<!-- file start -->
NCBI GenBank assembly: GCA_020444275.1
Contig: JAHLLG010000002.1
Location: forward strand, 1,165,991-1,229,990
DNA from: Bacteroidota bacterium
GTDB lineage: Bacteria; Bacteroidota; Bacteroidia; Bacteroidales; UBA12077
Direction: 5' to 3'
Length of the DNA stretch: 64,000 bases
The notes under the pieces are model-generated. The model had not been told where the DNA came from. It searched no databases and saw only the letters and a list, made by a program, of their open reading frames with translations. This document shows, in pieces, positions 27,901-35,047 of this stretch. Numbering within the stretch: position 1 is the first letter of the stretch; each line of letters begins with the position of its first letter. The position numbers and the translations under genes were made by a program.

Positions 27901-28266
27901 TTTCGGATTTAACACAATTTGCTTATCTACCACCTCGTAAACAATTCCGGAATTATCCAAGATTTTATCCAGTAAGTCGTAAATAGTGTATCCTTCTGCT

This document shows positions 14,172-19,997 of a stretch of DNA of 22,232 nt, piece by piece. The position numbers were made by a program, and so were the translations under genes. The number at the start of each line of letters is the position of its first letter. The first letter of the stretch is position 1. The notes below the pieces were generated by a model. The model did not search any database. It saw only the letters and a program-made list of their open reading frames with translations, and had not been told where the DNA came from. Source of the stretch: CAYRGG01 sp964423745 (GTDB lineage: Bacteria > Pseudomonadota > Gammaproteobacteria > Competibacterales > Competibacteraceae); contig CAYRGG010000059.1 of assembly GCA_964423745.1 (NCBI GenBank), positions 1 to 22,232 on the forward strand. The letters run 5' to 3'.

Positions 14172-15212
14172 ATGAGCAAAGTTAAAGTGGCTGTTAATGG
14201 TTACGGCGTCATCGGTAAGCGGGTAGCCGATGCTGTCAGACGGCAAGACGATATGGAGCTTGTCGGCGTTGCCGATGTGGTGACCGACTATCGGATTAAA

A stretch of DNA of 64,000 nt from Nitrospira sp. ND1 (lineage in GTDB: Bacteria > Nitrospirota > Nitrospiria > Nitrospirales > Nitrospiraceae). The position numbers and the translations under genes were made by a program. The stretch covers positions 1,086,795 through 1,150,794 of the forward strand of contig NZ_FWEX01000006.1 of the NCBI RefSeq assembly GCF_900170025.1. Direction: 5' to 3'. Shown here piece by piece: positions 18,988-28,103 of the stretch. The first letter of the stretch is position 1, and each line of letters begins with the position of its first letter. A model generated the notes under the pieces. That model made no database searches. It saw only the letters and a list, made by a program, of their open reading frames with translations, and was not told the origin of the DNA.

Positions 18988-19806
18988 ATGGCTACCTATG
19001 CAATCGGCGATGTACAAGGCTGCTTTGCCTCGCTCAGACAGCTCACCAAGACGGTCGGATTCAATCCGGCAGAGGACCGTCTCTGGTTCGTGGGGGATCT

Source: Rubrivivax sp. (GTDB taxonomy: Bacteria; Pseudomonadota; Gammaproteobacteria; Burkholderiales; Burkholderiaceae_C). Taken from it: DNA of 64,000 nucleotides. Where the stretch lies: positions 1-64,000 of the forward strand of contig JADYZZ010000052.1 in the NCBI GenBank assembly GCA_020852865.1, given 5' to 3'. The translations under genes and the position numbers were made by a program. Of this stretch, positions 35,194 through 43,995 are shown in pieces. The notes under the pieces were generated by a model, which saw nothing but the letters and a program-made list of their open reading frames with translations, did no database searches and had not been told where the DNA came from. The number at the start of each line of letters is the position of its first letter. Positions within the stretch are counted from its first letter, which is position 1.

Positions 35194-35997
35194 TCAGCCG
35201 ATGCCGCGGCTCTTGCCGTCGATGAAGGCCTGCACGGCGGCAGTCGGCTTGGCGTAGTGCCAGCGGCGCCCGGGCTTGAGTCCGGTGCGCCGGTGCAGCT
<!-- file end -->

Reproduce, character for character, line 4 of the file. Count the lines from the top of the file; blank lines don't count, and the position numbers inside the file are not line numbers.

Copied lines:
DNA from: Bacteroidota bacterium